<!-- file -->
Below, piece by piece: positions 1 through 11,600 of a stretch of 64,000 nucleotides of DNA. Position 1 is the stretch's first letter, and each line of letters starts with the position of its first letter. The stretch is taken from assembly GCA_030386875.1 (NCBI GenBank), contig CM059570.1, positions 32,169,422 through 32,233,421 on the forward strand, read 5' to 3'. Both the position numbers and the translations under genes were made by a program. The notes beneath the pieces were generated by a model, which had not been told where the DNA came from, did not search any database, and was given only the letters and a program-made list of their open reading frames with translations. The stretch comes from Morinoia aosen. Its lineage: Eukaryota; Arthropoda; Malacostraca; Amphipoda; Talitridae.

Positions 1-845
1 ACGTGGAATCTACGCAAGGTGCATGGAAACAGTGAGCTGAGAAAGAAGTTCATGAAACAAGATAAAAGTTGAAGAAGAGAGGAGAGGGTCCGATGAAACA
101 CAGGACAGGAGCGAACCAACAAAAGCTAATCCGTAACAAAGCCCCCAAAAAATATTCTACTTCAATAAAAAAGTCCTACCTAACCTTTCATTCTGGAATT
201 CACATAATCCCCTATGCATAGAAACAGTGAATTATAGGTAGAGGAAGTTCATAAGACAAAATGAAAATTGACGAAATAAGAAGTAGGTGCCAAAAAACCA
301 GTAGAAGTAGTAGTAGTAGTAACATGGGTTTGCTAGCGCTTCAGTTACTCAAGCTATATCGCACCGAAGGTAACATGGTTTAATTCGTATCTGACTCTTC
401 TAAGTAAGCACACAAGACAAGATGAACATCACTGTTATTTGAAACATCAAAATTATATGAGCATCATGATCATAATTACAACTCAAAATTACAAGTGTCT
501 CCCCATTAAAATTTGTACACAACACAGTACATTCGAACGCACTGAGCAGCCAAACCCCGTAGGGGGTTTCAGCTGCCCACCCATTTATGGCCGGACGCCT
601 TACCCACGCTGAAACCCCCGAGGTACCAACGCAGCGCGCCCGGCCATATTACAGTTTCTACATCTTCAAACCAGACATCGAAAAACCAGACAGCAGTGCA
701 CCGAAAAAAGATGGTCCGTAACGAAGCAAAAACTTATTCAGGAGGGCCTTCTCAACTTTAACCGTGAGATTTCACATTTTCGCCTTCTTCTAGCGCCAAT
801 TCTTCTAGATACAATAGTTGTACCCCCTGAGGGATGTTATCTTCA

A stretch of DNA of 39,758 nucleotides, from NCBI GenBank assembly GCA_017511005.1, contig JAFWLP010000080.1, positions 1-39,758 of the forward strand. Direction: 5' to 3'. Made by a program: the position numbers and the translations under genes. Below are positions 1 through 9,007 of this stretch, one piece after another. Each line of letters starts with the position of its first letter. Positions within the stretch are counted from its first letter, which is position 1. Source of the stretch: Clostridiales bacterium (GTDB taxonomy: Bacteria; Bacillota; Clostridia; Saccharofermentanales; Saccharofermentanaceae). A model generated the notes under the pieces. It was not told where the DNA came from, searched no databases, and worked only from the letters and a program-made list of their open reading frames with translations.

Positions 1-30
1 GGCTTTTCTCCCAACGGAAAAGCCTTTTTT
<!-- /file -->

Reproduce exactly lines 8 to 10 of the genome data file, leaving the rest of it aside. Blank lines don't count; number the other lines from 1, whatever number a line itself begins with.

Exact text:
501 CCCCATTAAAATTTGTACACAACACAGTACATTCGAACGCACTGAGCAGCCAAACCCCGTAGGGGGTTTCAGCTGCCCACCCATTTATGGCCGGACGCCT
601 TACCCACGCTGAAACCCCCGAGGTACCAACGCAGCGCGCCCGGCCATATTACAGTTTCTACATCTTCAAACCAGACATCGAAAAACCAGACAGCAGTGCA
701 CCGAAAAAAGATGGTCCGTAACGAAGCAAAAACTTATTCAGGAGGGCCTTCTCAACTTTAACCGTGAGATTTCACATTTTCGCCTTCTTCTAGCGCCAAT